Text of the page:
Without blogging, I wouldn’t have done any of these things. More specifically, without the readers of my blog and those who took the time for vote for me, I wouldn’t have done any of these things. You are a blooming fabulous bunch and I’m extremely grateful to each and every person who has read, shared or commented on any of my posts. As you can tell, this has all added up to a significant impact on me, on a personal level. It gave me the impetus to press on and helped me realise that success doesn’t happen overnight – it comes bit by bit: a few pages of print here, a longlisting there, an award here, a highly commended piece of writing there. Onward and upward I reckon.

My family and friends are all loyal readers of the blog and I think that has helped us all too. I don’t tend to take people aside and lecture them about DLD or explain the intricacies of why adopted children might struggle with eating or inform them about interoception over dinner, because, well, weird. However, if they choose to read my essays on such things, which, bless them, they do, they will absorb a lot more knowledge and become much more informed about Little Bear and his ways and the wider context of adoption/ SEND than they probably would have otherwise. I certainly feel lucky that the people in our support network are as knowledgeable and understanding as they are. I’m not sure we could have achieved quite the same level of awareness without the blog, mainly because I would be too lazy to explain all that stuff to all those people.

My most favourite thing about blogging though, is when I get a message from somebody saying “you’ve written my life” or “so much of this resonated with me”. When I first started out blogging I was a little bit tentative about how much I could reasonably share. I think most people would be cautious about sharing their deepest, most vulnerable feelings and experiences on the World Wide Web. However, every time I published a post I felt unsure about – because it felt too honest or too vulnerable – I received lovely feedback. I received messages from people saying they felt that way too and knowing someone else did made them quite emotional. I do seem to have caused a surprising number of tears (sorry about that). As this has gone on, I’ve realised we have far more in common than sets us apart. So far, no one has ever said I’m weird or parenting badly or don’t know my arse from my elbow, as I’ve often feared they would. I’ve realised that we all have similar anxieties and many of our children have similar behaviours and we worry about them similarly. Knowing that, has spurred me on to be more honest. Thank you, as always, for the lack of trolling in my readership and the times when one of you has taken the time to tweet me or comment on the blog.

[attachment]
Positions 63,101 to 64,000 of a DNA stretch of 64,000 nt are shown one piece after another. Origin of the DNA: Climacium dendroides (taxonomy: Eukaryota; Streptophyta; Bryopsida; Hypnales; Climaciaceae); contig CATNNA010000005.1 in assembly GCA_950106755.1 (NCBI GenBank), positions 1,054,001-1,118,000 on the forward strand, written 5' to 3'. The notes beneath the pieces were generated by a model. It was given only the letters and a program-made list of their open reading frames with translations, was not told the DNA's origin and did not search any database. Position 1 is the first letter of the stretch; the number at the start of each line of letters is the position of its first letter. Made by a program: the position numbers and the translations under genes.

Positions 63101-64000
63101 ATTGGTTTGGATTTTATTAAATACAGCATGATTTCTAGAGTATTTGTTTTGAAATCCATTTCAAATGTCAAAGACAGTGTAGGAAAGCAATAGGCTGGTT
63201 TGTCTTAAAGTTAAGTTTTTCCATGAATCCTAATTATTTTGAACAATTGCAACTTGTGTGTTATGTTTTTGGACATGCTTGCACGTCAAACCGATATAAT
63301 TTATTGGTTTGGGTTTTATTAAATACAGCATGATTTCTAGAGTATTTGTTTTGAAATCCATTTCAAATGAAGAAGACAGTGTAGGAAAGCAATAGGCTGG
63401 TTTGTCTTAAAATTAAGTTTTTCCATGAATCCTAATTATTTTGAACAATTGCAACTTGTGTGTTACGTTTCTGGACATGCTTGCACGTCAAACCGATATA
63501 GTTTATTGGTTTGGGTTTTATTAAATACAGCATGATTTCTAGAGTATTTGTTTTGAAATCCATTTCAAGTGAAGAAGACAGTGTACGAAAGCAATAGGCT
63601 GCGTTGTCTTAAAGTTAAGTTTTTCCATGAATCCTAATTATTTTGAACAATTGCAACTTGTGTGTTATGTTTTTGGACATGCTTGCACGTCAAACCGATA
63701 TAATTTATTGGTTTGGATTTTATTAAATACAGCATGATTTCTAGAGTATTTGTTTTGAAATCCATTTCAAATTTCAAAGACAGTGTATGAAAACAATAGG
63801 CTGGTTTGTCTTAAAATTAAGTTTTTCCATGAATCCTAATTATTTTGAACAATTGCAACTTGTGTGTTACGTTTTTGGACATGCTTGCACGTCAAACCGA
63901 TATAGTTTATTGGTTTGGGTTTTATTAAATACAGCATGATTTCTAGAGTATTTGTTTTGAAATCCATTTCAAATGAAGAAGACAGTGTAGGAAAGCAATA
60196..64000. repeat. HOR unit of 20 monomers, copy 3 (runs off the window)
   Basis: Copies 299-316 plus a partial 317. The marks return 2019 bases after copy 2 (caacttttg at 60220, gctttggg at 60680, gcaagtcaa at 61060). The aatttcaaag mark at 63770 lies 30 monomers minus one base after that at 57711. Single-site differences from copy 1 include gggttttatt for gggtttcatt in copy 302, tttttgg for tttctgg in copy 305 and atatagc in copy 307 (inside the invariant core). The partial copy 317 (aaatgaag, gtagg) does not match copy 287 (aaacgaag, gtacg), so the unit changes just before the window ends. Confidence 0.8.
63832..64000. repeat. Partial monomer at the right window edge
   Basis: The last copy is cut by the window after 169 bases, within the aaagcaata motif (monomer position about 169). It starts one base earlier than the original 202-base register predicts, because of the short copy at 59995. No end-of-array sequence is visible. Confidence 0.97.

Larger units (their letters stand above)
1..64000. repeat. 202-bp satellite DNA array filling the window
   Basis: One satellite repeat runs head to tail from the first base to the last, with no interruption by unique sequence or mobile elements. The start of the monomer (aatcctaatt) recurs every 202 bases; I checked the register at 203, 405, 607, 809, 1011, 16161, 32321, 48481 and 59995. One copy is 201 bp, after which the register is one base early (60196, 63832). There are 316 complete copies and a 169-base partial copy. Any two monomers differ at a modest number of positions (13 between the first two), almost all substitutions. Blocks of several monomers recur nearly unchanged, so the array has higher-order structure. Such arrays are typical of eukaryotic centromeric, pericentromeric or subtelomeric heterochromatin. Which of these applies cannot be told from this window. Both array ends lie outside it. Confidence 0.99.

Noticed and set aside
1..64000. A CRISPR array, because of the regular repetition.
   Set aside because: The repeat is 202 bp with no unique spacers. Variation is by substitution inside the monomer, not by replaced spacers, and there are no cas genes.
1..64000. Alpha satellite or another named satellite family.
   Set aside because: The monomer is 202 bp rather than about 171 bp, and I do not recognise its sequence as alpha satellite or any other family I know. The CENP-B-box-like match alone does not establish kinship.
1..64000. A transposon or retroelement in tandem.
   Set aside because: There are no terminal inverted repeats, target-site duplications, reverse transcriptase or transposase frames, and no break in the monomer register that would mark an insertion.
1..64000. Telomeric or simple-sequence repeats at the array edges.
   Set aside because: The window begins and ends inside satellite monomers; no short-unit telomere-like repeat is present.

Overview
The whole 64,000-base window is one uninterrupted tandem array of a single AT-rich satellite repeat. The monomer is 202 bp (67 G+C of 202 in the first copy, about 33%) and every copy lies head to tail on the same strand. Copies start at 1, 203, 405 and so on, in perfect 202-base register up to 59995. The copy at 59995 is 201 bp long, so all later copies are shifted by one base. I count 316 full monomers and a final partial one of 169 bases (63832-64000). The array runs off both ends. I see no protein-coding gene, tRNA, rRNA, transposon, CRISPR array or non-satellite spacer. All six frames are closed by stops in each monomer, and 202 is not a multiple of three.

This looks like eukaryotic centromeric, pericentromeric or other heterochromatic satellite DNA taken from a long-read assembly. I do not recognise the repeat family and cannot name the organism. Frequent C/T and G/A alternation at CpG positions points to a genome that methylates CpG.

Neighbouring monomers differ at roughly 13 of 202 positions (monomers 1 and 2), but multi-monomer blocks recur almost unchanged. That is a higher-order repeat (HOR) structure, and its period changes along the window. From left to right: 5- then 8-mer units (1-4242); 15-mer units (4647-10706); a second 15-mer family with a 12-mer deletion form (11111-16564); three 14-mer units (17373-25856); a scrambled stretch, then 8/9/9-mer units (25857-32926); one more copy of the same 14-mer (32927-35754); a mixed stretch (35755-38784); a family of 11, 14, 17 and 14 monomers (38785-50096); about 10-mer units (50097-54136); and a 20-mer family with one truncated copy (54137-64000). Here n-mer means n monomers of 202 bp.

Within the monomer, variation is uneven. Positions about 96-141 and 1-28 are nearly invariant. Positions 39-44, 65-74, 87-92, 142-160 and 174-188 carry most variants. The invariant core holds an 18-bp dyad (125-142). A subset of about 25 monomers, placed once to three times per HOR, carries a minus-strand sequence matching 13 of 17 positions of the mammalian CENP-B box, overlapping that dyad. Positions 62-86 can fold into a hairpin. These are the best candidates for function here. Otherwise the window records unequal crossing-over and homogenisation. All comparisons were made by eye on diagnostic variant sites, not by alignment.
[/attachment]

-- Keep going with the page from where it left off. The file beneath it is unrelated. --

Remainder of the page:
There are a couple of downsides to blogging. My main fear is getting found out! Everybody who knows me well knows what I’m up to and many people who don’t know me at all, know who I am. However, the main people I don’t want finding out are school. My relationship with them is complex. I vacillate between loving them, being enormously grateful for the support they give us and wanting to hug them inappropriately; and feeling they are the bane of my life and will never, ever, understand. I think that navigating the education system for Little Bear is one of the biggest ongoing stressors in my life and having a place to air those stresses is essential. That place is my blog and I have written some pretty antsy pieces – Dear TeacherConversationsAdoptive Parent: Behaviour DetectiveSchool-Parent Partnership . As I do love school most of the time, I really wouldn’t want them to read these pieces. I do occasionally have nightmares about getting called to see the Head Teacher. Whilst I would never write anything defamatory or abusive, I still think they might not like it and this is the main reason I blog anonymously.

The other negative, as I mentioned before, is getting hung up about reader figures. I am trying to be less bothered but it’s a work in progress, along with taking rejection of my writing in my stride.

So, what next for the blog? I’m not someone who plans their content in advance so I’ll keep writing about how I feel at the time of writing. I think I’ve got a bit more vocal this year, in terms of using the small platform I have (and it really is teeny in the grand scheme of things) to raise awareness or rattle a few doors. I loved getting involved with spreading the word about Bercow10 (see Ensuring Children’s Speech and Language Needs Are Met: A Call to Action ) & DLD Awareness Day 2018 and certainly plan to be part of that again. Surprisingly, my most read blog of the year, in fact, ever, was the review I wrote of Nativity Rocks ( Why Nativity Rocks is Not For Care-Experienced Children ). It was another post I was unsure about writing but I’m glad I did because the content of the film was extremely inappropriate and it reached enough people that hopefully it prevented a few families seeing it and being upset by it. I did contact the writer/director directly and I did explain to her why it was upsetting and why I had blogged about it. I like to think it changed her perspective a little but equally, she could have been paying me lip service to get me to be quiet!

I’m always open to suggestions or guest posts so do get in touch if there is something you’d particularly like to read about. In the meantime, I shall continue my quest for publication with both Finding Ezra and my novel which I hope to finish in the next few months. That quest now feels more achievable and is being approached with more confidence, thanks to the support I’ve received from you lovely blog readers. Here’s to another year of weekly posts and no doubt a few surprises along the way.

 

Three Years A-Bloggin’